- Associated Press - Monday, March 3, 2014

COLORADO SPRINGS, Colo. (AP) - Dorothy Hammett Allen received a surprise recently. Her son, Richard, who lives in Connecticut, called to say he’d unearthed a military notebook that belonged to her father, Ralph W. Hammett, one of the Monuments Men.

“I was surprised to find he had the notebook. I would not have passed on that,” said Allen, 81, who’s lived in Colorado Springs for 14 years.

She thinks it must have been in a box of mementos she gave her son and is itching to get her hands on it this summer when the family gets together.

For now, though, she’ll have to make do with George Clooney’s latest film, “The Monuments Men,” which rolled into theaters this month.

“I loved the movie,” she said as she sat on her couch holding a framed “The Monuments Men” film poster her children made for her. Taped on the poster is a small square photo of her father. Hammett died in 1984. He was 88.

“I was most pleased. It was not close to the book (“The Monuments Men” by Robert Edsel”). It didn’t tell you who was who, it didn’t name the Monuments Men, but they all were a compilation. There was one who really reminded me of my father, but the whole group did -_their sense of humor being a little weird, as it is in wartime.”

Adolf Hitler and the Nazis not only targeted human life during World War II but millions of pieces of precious artwork all over Europe.

The Monuments Men responded. They were Allied soldiers, including American civilians - men and women - working as professors, museum directors, curators and art historians, and they left their stateside lives to rescue looted art and protect important churches, museums and historic buildings.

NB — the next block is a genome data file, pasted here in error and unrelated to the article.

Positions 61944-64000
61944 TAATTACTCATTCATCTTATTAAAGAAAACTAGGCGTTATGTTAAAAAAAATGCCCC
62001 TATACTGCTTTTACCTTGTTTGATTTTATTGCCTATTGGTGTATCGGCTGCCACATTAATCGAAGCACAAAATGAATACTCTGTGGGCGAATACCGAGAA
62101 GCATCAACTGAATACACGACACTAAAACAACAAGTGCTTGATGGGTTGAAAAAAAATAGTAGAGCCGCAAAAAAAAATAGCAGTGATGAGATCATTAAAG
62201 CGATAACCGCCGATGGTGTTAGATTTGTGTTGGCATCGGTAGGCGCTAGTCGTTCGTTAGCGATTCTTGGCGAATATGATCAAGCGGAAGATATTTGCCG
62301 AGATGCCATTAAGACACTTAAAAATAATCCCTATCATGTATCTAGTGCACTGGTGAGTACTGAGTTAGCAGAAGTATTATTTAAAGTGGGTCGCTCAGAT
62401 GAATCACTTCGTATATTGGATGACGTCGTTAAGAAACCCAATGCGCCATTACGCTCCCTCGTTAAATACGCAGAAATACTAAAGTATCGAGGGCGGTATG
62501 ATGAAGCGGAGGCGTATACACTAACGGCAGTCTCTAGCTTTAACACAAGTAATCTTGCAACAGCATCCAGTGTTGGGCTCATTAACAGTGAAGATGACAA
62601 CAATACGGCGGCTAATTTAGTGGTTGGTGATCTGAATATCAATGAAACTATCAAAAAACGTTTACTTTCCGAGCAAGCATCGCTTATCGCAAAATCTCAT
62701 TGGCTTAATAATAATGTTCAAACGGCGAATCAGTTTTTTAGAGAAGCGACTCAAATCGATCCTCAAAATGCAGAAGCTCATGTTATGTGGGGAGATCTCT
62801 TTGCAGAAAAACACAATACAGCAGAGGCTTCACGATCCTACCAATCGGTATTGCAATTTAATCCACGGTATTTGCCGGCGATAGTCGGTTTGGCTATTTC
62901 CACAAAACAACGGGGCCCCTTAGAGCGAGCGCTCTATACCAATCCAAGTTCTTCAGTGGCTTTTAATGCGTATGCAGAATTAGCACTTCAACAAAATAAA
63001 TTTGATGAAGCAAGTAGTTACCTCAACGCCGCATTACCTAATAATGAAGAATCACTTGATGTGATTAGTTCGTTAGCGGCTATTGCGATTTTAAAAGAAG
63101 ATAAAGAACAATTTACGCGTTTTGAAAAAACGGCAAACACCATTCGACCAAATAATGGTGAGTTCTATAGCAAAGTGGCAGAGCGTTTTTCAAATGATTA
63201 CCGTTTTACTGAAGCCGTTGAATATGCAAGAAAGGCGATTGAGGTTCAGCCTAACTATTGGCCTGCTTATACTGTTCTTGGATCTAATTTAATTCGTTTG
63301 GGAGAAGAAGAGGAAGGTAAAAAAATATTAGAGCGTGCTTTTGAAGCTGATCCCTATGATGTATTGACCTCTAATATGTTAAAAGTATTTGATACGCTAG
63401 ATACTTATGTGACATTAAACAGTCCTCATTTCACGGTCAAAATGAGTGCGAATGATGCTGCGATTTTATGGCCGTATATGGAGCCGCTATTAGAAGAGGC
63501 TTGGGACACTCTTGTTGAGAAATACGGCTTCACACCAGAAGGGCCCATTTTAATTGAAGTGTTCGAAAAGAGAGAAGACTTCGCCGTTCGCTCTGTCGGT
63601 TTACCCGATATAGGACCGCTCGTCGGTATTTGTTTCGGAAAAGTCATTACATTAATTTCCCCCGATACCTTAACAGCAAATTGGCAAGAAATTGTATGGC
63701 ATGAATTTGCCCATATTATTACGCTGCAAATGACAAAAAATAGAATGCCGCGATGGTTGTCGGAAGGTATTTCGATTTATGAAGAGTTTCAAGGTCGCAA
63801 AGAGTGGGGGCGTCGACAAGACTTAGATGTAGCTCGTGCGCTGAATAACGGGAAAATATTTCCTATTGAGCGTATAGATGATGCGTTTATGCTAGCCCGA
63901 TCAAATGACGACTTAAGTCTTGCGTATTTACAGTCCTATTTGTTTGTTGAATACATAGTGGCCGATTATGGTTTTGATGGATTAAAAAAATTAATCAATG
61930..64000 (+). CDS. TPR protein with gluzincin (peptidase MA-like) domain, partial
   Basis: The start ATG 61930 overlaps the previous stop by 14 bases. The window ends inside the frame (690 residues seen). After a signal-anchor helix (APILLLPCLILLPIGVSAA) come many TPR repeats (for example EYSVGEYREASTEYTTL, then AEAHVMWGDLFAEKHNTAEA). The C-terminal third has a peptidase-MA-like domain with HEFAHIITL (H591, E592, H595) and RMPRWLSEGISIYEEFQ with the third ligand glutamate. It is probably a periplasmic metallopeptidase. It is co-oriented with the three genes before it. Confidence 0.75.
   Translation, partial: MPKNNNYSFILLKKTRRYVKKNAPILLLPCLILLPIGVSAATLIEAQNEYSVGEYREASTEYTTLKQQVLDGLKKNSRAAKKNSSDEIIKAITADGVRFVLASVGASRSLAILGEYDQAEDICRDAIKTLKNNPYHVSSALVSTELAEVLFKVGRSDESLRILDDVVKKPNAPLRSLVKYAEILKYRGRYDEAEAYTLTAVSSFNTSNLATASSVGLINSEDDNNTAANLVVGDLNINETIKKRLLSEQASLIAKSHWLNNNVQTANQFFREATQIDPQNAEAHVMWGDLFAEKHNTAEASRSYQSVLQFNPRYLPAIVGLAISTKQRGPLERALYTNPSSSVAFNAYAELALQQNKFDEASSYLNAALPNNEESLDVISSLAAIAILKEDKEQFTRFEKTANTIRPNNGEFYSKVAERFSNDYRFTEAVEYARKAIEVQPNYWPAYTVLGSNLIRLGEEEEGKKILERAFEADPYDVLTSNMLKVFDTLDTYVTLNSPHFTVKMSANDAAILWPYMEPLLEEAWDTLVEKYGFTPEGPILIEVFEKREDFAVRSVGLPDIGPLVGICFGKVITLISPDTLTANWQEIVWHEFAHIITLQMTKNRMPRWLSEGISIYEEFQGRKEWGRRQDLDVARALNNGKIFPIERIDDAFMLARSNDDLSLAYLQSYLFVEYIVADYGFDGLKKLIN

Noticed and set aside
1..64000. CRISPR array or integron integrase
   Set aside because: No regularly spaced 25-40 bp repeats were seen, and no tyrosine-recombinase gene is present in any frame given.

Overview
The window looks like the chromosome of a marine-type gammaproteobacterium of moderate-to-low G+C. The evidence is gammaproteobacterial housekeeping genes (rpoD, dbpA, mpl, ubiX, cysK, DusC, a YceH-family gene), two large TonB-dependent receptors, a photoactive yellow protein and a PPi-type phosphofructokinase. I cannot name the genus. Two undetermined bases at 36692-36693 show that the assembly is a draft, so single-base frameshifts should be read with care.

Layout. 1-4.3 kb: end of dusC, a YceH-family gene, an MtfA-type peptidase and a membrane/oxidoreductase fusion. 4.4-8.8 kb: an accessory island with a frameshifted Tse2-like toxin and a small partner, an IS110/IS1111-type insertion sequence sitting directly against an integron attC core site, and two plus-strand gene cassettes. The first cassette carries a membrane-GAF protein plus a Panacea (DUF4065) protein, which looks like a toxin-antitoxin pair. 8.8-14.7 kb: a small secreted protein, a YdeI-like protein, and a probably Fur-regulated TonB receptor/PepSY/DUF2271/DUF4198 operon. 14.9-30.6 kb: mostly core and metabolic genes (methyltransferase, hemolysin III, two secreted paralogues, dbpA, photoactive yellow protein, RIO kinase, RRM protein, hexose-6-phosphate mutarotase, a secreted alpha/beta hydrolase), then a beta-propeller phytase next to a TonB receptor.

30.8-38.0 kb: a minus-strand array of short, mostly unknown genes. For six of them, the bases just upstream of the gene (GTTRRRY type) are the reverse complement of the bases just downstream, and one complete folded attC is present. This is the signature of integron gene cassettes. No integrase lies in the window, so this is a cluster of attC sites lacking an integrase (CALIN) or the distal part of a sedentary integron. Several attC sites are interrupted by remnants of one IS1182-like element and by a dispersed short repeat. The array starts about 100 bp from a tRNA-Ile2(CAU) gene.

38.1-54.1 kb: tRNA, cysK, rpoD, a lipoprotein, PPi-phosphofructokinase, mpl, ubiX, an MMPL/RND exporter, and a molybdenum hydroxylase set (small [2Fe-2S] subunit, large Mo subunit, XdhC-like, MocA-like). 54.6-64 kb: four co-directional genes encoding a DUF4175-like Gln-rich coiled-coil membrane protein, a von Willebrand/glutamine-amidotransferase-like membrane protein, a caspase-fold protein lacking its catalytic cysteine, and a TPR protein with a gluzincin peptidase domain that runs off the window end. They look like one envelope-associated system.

Edsel reports in his book that the Monuments Men saved 5 million cultural objects from theft and destruction during World War II.

Hammett was a professor of architecture at the University of Michigan in Ann Arbor when he volunteered to go to war.

“He was a very popular professor,” Allen said. “He was a very kind and excellent lecturer.”

He served in the U.S. Army from 1943 to 1945.

“He made up a card file for all of France and Belgium of what was where before the war,” Allen said, “and he tried to get it back to that spot.”

She remembers what it was like when her dad took her to Europe for a few months when she was in college.

“It was like he was telling stories out of that card file. I remember him taking me through The Louvre, and saying this was held in such and such a storage area,” Allen said.

She thinks he probably saved hundreds, maybe thousands, of pieces of art.

Allen’s other son, Ralph, who lives in Arkansas, has pored over 14 pages of the notebook his brother emailed him and can’t put it down or stop doing research. The treasure includes a partial list of the names of Monuments Men, European museums and minutes from meetings.

Ralph Allen had a vague idea as a child what his grandfather had done but now wishes he had spent more time talking to him about it.

“He knew it was important and all that,” he said, “but like a lot of vets, didn’t talk about it a lot. He came home and said that he was just ready to get back to his normal life.

“This (the movie) really drives home the horror of the war and what they were doing,” he added. “Again, it’s not a Jewish story; it’s really the story of the saving of Western culture.”

At the age of 13, Ralph Allen traveled to Europe with his grandfather.

“We visited a lot of these locations that he had helped protect during the war,” he said. “That was him trying to pass that history, and that’s how the movie ends.”

After Dorothy Allen saw the movie, she wanted to turn around and go see it again a few more times.

“I needed this,” she said. “My father’s been dead 30 years. You put it in the back of your mind, and all of a sudden you have some really wonderful thoughts about him. And I’m amazed how excited my children are about it.”

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